EU and US criticise Russian gas cutoff, commit to strengthen EU energy security

US President Joe Biden, welcomes Finnish President Sauli Niinisto on the South Lawn of the White House in Washington, DC, USA, 19 May 2022. [EPA-EFE / Oliver Contreras / POOL]

The European Commission and the United States reiterated their commitment to EU energy security and slammed cutoffs of Russian gas as “unjustified and unacceptable” in a joint statement.

“The United States and the European Commission condemn Russia’s use of energy blackmail and reaffirm our commitment to strengthening Europe’s energy security,” the statement, released on Tuesday (24 May) reads.

It follows Russia’s decision to stop providing fossil gas to Finland as a result of Helsinki’s refusal to pay in rubles, as Moscow originally requested all “unfriendly countries” to do.

Russia halts gas supplies to Finland

Russia on Saturday (21 May) stopped providing natural gas to neighbouring Finland, which has angered Moscow by applying for NATO membership, after the Nordic country refused to pay supplier Gazprom in rubles.

Following Russia’s February 24 invasion of Ukraine, Moscow has …

According to a European Commission spokesperson, this latest move does not put Finland’s, nor the EU’s, security of energy supply at risk.

“The Commission and member states have been preparing for many months for disruptions from Russia and reinforcing the resilience of the EU energy system. Our system is designed to ensure reverse gas flows when needed, and solidarity between member states,” the spokesperson told EURACTIV.

Alongside this, the role of gas in Finland’s energy mix is minor, accounting for less than a tenth of the country’s energy consumption.

The Finnish Chamber of Commerce assured EURACTIV that the cessation of Russian imports will not have dramatic effects and enough gas can be supplied via the Baltic pipeline over the summer.

“Finnish companies have been preparing for the possibility of a gas supply shock by finding other supply routes and switching to other raw materials and energy sources,” Teppo Säkkinen, advisor for Industrial and Climate Policy at the Chamber, told EURACTIV.

“The high price of natural gas has already driven industries to look for alternatives and ways to decrease use,” he added.

However, replacing the Russian gas will not be “without problems”, the Finnish economic and employment ministry said in a statement.

“The precise impact on the availability and price of gas will depend on the import routes used and the development of demand. In summer, demand is clearly lower than in winter,” it added.

The Finnish government is working to improve its liquified natural gas (LNG) infrastructure to mitigate the impact of Moscow’s decision. This includes a floating LNG import terminal on loan from a US provider that will be operational before the end of 2022.

This comes alongside an agreement made in March between the US and the EU to create a joint task force on energy security to help diversify Europe’s gas supply and build up clean energy technology.

As part of the task force, the US will provide 15 billion cubic metres (bcm) of additional LNG to the European Union by the end of the year.

EU, US strike LNG deal as Europe seeks to ditch Russian gas

The United States will aim to supply 15 billion cubic metres (bcm) of liquefied natural gas (LNG) to EU markets this year to help Europe break away from Russian fossil fuel supplies, the two sides announced on Friday (25 March).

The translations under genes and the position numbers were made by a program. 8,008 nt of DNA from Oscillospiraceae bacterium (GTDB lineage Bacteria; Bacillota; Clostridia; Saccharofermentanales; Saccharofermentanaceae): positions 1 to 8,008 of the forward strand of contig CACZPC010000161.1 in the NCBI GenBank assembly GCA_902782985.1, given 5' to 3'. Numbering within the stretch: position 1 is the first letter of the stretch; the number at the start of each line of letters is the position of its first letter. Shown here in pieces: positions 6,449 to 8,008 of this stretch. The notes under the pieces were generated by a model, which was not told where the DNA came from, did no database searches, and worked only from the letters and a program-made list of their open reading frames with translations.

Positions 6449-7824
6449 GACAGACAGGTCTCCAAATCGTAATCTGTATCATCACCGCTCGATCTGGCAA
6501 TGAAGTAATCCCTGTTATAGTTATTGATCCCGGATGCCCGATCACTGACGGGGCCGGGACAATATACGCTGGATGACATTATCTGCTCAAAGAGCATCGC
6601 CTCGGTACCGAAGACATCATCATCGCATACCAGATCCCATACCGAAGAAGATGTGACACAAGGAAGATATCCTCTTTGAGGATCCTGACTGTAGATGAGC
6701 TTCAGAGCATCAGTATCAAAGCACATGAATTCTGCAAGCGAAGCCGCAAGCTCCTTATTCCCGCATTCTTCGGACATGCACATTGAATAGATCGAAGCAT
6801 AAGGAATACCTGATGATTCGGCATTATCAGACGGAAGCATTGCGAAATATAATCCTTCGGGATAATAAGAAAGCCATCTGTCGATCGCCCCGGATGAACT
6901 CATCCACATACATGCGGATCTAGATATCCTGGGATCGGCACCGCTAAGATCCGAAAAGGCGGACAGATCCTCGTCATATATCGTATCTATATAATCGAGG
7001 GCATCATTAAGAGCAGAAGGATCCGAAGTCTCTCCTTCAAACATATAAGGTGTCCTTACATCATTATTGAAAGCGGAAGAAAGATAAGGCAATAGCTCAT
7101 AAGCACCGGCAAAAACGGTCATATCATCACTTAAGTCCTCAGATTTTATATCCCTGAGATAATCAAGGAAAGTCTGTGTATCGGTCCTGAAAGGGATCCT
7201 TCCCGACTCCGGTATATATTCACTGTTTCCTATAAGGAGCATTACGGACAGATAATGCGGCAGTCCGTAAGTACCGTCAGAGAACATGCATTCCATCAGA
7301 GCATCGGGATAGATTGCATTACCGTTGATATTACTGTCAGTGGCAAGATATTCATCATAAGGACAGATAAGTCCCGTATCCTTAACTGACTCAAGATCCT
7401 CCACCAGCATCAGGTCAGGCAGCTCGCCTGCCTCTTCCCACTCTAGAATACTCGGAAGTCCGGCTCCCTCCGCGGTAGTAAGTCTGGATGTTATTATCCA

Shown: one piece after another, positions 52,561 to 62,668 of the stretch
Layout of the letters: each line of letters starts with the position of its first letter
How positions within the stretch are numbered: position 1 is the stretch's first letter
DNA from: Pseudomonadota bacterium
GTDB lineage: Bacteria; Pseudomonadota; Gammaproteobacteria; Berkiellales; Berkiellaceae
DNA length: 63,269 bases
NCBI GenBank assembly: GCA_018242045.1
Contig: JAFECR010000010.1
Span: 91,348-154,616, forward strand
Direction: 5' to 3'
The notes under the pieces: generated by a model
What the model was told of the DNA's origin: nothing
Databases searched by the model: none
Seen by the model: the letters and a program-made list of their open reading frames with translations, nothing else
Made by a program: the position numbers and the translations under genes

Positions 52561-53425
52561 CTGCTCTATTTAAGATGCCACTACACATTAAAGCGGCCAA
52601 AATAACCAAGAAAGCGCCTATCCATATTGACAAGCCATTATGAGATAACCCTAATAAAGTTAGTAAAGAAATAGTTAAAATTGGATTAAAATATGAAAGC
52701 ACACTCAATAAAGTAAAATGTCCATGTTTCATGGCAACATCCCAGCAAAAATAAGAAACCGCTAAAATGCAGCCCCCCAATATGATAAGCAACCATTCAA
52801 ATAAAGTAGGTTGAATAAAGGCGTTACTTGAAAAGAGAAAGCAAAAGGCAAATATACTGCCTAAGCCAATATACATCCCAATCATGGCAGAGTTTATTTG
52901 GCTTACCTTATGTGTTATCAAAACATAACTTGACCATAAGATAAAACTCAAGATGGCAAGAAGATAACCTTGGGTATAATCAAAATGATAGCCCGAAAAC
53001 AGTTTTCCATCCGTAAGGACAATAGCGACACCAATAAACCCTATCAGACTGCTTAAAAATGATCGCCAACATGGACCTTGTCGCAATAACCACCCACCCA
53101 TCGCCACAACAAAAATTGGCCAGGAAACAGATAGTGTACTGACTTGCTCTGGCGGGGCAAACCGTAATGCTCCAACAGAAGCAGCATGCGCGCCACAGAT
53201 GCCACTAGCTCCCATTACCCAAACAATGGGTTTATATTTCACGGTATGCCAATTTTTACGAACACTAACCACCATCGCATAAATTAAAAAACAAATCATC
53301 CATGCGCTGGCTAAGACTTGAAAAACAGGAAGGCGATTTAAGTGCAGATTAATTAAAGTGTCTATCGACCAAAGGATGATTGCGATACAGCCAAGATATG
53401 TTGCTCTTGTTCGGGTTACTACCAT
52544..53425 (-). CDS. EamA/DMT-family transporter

NGOs call for more action on renewables and energy savings

However, the efforts undertaken to diversify the supply of fossil gas have been criticised by environmental organisations.

On Wednesday (25 May), 49 civil society organisations and networks from Estonia, Latvia, Lithuania and Finland signed a joint letter, calling on their leaders to foster regional cooperation to achieve independence from Russian fossil fuels and, eventually, all fossil fuels.

The letter criticises the priority given to diversifying gas supplies, saying more attention should be given to phasing out fossil fuels if Europe wants to increase its energy resilience.

“The current situation, where Estonia, Latvia and Finland are all looking into building permanent LNG terminals, threatens creating far too much capacity for fossil gas compared to regional demand. These projects would lock the region into the costly and polluting fossil fuel for decades to come,” the letter said.

The signatories proposed an immediate ban on Russian fossil fuels, an increase in energy-saving measures and support for industries looking to reduce gas demand and energy consumption. They also called for a simplification of permits to enable the rollout of renewables.

“The four governments have so far focused almost exclusively on the diversification of gas sources, while they should be making much-needed structural changes in the energy system to help reduce dependency on fossil fuels,” said Johanna Kuld from the gas and energy policy campaigner of Estonian Green Movement.

“For example, instead of creating new permanent LNG capacity in the region that shares a joint gas market, the countries should be heavily investing in decarbonising heating and industry, particularly in the face of a worsening climate crisis,” she added.

The letter comes ahead of a meeting of EU leaders on 30-31 May and urges the heads of governments to join efforts in creating independence from Russian supplies and fossil fuels in general.

[Edited by Kira Taylor/Nathalie Weatherald]

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